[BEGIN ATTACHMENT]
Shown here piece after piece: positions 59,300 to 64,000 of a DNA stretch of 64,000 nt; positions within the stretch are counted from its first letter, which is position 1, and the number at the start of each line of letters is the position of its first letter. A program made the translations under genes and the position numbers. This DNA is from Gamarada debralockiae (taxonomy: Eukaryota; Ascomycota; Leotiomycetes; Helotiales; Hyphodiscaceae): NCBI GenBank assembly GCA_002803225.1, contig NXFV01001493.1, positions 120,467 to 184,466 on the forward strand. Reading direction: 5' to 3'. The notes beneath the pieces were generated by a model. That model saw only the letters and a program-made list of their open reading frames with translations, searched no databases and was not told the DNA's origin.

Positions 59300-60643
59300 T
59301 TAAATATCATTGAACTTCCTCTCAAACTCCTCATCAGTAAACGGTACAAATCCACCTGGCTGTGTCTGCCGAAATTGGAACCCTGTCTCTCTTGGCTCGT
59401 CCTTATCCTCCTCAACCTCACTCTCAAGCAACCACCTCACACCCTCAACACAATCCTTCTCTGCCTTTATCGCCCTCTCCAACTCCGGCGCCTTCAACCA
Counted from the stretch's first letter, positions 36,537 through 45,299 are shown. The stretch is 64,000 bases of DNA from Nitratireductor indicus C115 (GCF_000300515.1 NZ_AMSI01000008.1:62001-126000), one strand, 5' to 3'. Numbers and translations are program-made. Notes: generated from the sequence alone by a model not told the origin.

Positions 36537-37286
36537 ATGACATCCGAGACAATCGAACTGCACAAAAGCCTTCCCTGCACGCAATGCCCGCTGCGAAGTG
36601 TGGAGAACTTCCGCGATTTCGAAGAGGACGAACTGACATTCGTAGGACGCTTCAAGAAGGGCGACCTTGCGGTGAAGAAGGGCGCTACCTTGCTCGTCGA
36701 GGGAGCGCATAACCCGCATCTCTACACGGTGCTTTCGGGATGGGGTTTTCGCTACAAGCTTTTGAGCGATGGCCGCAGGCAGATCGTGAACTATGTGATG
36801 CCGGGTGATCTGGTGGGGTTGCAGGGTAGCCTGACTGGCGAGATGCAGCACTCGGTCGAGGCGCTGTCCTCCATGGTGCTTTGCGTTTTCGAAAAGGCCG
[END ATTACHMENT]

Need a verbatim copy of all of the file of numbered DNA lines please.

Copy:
Shown here piece after piece: positions 59,300 to 64,000 of a DNA stretch of 64,000 nt; positions within the stretch are counted from its first letter, which is position 1, and the number at the start of each line of letters is the position of its first letter. A program made the translations under genes and the position numbers. This DNA is from Gamarada debralockiae (taxonomy: Eukaryota; Ascomycota; Leotiomycetes; Helotiales; Hyphodiscaceae): NCBI GenBank assembly GCA_002803225.1, contig NXFV01001493.1, positions 120,467 to 184,466 on the forward strand. Reading direction: 5' to 3'. The notes beneath the pieces were generated by a model. That model saw only the letters and a program-made list of their open reading frames with translations, searched no databases and was not told the DNA's origin.

Positions 59300-60643
59300 T
59301 TAAATATCATTGAACTTCCTCTCAAACTCCTCATCAGTAAACGGTACAAATCCACCTGGCTGTGTCTGCCGAAATTGGAACCCTGTCTCTCTTGGCTCGT
59401 CCTTATCCTCCTCAACCTCACTCTCAAGCAACCACCTCACACCCTCAACACAATCCTTCTCTGCCTTTATCGCCCTCTCCAACTCCGGCGCCTTCAACCA
Counted from the stretch's first letter, positions 36,537 through 45,299 are shown. The stretch is 64,000 bases of DNA from Nitratireductor indicus C115 (GCF_000300515.1 NZ_AMSI01000008.1:62001-126000), one strand, 5' to 3'. Numbers and translations are program-made. Notes: generated from the sequence alone by a model not told the origin.

Positions 36537-37286
36537 ATGACATCCGAGACAATCGAACTGCACAAAAGCCTTCCCTGCACGCAATGCCCGCTGCGAAGTG
36601 TGGAGAACTTCCGCGATTTCGAAGAGGACGAACTGACATTCGTAGGACGCTTCAAGAAGGGCGACCTTGCGGTGAAGAAGGGCGCTACCTTGCTCGTCGA
36701 GGGAGCGCATAACCCGCATCTCTACACGGTGCTTTCGGGATGGGGTTTTCGCTACAAGCTTTTGAGCGATGGCCGCAGGCAGATCGTGAACTATGTGATG
36801 CCGGGTGATCTGGTGGGGTTGCAGGGTAGCCTGACTGGCGAGATGCAGCACTCGGTCGAGGCGCTGTCCTCCATGGTGCTTTGCGTTTTCGAAAAGGCCG